About OpenBooks

In September 2014, I created Chromebooks as my personal Neocities site. Soon after that, the Network Neighborhood was formed. Chromebooks was then quickly repurposed to act as a web portal, a link to the rest of Neocities. However, work on Chromebooks slowed down over the next months. Chromebooks wasn’t updated again until June 2015, when a few minor changes were made, such as a darker color scheme and space-themed backgrounds.

After Chromebooks, a few other projects were in development, such as The Network NeighborhoodExternal Link and VHSearchExternal Link, a neocities search engine. In November, Chromebooks was taken down temporarily.

A few days later, Chromebooks 2.0 was launched as a complete reboot, and recreated many of the old Chromebooks’ features. The original Chromebooks was made using Dreamweaver, and some of the markup was in need of being rewritten. 2.0 was made entirely by hand using Visual Studio Code. Chromebooks 2.1 to 2.3 added features that were planned for the original 2.0 release, as well as minor visual changes to the sites overall 90s-esque theme. In December, Chromebooks was renamed OpenBooks, and its code was made publicly available on Github under the MIT license.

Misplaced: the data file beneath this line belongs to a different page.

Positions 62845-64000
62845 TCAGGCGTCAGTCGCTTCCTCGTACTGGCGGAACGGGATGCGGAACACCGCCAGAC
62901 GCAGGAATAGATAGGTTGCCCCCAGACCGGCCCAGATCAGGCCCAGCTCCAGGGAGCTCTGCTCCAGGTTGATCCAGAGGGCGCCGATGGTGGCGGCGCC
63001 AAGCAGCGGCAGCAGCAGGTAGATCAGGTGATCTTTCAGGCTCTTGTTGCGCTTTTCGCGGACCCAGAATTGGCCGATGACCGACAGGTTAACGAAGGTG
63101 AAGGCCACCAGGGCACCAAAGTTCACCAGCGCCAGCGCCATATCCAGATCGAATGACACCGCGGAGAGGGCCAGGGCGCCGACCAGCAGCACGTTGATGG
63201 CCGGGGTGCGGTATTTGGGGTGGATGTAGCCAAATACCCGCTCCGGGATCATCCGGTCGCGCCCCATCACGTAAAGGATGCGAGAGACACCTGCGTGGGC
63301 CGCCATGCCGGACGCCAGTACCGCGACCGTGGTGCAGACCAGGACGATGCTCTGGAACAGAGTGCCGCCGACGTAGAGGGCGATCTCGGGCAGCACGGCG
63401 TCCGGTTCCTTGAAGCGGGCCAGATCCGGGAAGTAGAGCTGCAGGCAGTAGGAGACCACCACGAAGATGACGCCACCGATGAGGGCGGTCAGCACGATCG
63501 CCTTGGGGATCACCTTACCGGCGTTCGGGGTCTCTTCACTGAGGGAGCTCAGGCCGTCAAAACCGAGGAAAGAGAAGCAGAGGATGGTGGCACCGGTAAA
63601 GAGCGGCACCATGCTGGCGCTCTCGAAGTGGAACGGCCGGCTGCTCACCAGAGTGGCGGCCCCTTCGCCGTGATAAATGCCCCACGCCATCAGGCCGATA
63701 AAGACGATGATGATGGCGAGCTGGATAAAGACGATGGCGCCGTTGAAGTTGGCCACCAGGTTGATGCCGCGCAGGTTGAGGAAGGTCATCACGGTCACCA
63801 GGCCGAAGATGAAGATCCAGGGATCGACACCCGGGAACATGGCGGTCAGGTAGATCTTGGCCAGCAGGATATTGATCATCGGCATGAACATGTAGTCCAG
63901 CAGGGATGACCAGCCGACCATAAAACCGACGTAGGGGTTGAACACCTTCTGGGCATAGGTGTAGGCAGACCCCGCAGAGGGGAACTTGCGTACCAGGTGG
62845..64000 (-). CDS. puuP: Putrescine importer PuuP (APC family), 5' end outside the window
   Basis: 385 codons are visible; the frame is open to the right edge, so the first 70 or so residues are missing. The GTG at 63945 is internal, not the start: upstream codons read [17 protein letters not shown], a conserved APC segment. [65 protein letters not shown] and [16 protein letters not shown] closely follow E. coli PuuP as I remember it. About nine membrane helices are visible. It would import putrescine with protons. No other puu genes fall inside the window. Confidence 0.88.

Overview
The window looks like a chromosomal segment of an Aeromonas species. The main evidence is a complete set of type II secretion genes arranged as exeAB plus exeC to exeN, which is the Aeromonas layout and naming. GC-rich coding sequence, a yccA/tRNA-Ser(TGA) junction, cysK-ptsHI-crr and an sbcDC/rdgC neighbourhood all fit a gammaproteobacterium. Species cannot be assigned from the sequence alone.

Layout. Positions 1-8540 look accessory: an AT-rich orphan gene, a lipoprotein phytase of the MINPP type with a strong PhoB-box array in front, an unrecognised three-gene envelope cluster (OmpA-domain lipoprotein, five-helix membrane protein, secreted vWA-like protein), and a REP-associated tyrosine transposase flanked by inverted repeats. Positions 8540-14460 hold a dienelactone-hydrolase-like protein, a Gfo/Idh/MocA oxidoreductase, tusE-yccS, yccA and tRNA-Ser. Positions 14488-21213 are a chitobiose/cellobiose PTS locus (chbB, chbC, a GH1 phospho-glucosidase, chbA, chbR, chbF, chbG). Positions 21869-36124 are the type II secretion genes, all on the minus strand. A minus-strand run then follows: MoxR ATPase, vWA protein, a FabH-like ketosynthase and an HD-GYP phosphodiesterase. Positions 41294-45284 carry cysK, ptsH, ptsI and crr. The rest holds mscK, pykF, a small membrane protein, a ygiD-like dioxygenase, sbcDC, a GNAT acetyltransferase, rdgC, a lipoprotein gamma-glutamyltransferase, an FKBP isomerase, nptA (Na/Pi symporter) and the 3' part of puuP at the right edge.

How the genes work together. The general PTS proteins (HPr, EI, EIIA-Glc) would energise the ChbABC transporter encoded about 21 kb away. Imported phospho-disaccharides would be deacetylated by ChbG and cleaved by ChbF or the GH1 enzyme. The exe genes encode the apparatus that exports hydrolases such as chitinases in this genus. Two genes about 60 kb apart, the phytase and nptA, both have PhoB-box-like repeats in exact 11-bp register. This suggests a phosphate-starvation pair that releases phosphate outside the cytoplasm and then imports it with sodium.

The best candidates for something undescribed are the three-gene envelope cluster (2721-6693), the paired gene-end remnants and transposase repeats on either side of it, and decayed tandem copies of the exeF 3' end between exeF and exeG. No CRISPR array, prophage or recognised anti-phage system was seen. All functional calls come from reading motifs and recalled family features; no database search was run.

In January 2016, OpenBooks XP, also known as OpenBooks 2.5, was launched featuring a visual overall. Many 90s style elements were updated with a more 2001 feel, and drop shadows were added to the pages while still remaining compatible with older browsers.

OpenBooks currently exists as a hub, linking to other parts of Neocities while hosting its own files as well, such as articles, images, and music.

On February 18th, 2016, OpenBooks 3.0 was launched after brief beta testing as OpenBooks 2.9. It featured an entirely new and original design. It also shifted to focusing more on OpenBook's original content rather than being a directory/web portal.

About Marin Exley

Hi! My name is Marin. I made this website.

You can contact me on AIM or by emailing me: chromebooks@aol.comMail Link

I'm currently a senior in high school, and I make websites like this in my free time. As much as I enjoy vintage technology, as you can see by this website, I also have an interest in the latest tech.

I develop this website using a 2011 MacBook Pro and Visual Studio Code.